By this time, the data from the Australian twin study was available for analysis. Two of the first papers that I published based on these data revisited these same questions about the natural history of gambling disorder, but in a different country. In addition, I tested whether there were differences between men and women in the course of gambling disorder, a question that was not addressed in the previous paper based on the United States data. The low rates of treatment-seeking for and high rates of natural recovery from gambling disorder observed in the United States were replicated in this national Australian sample. This is noteworthy because of the different health care systems in the two countries; Australia has a national health service whereas the United States does not. This is an important clue suggesting that the predominant reason why those affected with gambling problems do not seek help may not be external barriers such as lack of access to treatment, but personal factors.
It had already been well established that the rate of gambling disorder was much higher among men than among women, but there were also intriguing differences between men and women in the course of gambling disorder. Women were more likely than men to recover from (56% versus 36%) and more likely to seek treatment for gambling disorder (32% versus 13%); among those who had recovered, men were substantially more likely than women to have done so without formal treatment (92% versus 57%). One might say that one of the personal barriers to seek treatment was sex — men were much less likely to seek treatment for their gambling problems than were women.
Another question that was pursued with the Australian data was whether people who had recovered from gambling disorder were able to continue to gamble without symptoms. We found that 91% of the participants who we had classified as recovered had participated in some form of gambling in the past year. Although they continued to gamble, the intensity of the gambling behavior of those who had recovered seemed to have decreased. Those who had recovered were spending less time and money on their gambling than those who had not recovered, and they were also gambling on fewer days compared to their own peak gambling period. These results suggest that gambling may not be incompatible with recovery, at least for some. The paper reporting this finding was digested in The WAGER 16(10), and I also did a webinar for the National Center for Responsible Gaming in September 2012 in which I presented some of these findings.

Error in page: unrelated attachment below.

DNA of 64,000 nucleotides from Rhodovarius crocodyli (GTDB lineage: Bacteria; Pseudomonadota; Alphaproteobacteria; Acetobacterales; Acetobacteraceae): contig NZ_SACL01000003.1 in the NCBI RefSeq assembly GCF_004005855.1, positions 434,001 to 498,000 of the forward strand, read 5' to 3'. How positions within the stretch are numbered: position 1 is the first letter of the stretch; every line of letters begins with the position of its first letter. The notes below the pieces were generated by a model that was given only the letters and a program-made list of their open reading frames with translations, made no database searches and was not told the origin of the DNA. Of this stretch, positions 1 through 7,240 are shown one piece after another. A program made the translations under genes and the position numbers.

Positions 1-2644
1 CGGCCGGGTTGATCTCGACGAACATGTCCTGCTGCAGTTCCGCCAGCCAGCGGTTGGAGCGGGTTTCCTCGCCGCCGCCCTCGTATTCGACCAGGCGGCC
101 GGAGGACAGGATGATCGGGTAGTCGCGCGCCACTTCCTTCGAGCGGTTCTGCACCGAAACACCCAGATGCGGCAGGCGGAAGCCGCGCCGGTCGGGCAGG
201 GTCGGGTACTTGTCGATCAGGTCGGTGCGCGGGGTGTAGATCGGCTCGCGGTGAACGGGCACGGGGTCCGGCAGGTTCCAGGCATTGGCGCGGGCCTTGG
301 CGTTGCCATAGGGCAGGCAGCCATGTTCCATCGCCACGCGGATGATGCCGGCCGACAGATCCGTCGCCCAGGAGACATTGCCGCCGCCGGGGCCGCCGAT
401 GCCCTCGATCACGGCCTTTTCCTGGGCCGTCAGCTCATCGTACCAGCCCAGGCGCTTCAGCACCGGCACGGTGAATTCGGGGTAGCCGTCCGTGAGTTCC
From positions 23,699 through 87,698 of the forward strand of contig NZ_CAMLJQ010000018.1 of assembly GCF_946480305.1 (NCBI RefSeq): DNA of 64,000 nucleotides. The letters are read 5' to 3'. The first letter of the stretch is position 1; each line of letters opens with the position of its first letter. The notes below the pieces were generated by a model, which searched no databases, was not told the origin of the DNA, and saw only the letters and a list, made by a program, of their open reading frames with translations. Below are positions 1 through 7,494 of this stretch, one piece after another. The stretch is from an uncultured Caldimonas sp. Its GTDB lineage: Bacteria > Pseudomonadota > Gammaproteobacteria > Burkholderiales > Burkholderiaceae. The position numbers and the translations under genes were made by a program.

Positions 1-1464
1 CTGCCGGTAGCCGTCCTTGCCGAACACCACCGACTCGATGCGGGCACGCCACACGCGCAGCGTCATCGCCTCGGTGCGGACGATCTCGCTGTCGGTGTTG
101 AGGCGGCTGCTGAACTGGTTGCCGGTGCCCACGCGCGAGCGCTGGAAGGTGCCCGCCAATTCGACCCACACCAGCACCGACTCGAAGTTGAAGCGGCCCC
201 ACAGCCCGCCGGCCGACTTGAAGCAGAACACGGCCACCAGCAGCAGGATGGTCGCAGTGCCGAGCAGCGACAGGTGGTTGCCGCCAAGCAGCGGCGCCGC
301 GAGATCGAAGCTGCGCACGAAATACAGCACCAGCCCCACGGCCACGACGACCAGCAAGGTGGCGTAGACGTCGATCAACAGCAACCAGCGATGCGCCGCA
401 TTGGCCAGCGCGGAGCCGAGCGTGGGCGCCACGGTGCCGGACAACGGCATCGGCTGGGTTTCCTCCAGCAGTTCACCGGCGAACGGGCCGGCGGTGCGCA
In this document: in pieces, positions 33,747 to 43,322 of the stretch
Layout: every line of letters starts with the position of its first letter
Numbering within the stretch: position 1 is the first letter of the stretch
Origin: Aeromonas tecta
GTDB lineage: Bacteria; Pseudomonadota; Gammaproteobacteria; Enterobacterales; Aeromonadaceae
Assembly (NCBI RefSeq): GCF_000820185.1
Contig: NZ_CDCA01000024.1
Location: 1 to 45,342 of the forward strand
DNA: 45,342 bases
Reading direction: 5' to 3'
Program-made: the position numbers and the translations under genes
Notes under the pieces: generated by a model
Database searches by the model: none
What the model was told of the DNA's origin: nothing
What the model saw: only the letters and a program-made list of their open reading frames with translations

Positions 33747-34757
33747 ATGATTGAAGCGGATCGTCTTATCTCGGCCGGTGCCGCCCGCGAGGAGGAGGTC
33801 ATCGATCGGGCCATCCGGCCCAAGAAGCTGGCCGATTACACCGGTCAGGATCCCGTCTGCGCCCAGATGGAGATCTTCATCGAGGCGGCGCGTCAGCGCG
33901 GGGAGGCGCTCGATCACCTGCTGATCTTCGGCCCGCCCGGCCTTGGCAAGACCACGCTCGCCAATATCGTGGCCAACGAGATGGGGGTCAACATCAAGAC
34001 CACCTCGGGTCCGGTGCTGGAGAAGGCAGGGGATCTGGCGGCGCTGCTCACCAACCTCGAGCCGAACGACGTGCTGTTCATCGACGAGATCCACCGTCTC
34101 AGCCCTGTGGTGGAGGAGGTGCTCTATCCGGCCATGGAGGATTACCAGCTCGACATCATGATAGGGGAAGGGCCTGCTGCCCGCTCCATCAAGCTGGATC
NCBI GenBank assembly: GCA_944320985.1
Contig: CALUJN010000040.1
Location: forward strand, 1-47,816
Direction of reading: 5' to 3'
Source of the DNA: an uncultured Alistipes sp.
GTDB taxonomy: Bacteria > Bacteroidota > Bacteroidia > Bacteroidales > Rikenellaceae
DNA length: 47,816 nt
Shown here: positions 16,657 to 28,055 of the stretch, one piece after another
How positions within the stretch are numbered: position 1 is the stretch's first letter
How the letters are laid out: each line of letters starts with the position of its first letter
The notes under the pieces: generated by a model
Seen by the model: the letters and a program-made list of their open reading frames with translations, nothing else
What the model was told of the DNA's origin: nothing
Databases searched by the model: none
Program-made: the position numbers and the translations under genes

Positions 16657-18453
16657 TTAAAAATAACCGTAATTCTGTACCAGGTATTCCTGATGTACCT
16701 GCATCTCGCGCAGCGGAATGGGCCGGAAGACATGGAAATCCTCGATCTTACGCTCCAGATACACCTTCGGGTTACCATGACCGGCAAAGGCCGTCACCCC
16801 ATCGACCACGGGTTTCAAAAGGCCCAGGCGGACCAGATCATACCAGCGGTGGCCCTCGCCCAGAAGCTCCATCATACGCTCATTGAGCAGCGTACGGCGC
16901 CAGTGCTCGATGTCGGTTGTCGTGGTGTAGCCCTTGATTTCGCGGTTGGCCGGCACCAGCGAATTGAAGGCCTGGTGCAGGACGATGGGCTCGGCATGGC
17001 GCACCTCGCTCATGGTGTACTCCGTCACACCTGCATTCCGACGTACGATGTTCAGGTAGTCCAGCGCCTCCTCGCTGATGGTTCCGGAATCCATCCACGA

Comparing gambling disorder epidemiology to that of other psychiatric disorders can be very informative. In a commentary in the journal Addiction titled “Why is natural recovery so common for addictive disorders?” I presented some of my thoughts on this. My review of the literature suggested three possibilities: (1) the majority of those affected with an addictive disorder are men; men are less likely to seek treatment and are more likely to recover on their own, (2) the treatments that are generally available do not appeal to those who are suffering from an addictive disorder, and (3) the treatment of addictive disorders differs from other mental disorders, in that it has historically required one to give up completely a valued part of one’s daily life. In other words, natural recovery may be preferable to formal treatment for an addictive disorder because one can attempt to control, moderate or reduce one’s use, rather than quit completely.
You might say that my research on natural recovery is currently “in remission” (I can’t say that I am fully recovered because I may return to it). The last paper that I published on the topic of natural recovery from gambling disorder was in 2010. It has been extremely gratifying and reassuring to see that many of the findings that I’ve presented here on the course of gambling disorder have been replicated in better longitudinal studies conducted in Sweden, Canada, Australia, and New Zealand. Much of the other important research currently being conducted has been focused on developing treatment options that might appeal to different segments of the population, and learning from those who have been able to achieve recovery on their own.
The knowledge that someone with an addictive disorder can get better, sometimes on their own, is extremely important for those affected, their families, treatment providers, and researchers. A recent essay in the New York Times reported that that “almost all of those who once met criteria for prescription opioid-use disorder achieved remission during their lifetimes.” The goal of the essay was to dispel the dire images of opioid-use disorder to include “diverse trajectories out of addiction” that include the possibility of recovery.
We are just beginning to appreciate the diverse trajectories out of gambling disorder. My perspective as a researcher is that we can no longer focus exclusively on the 10% who are in formal treatment for gambling disorder because there is a lot to learn from the other 90% who somehow get better on their own.
— Wendy S. Slutske, University of Missouri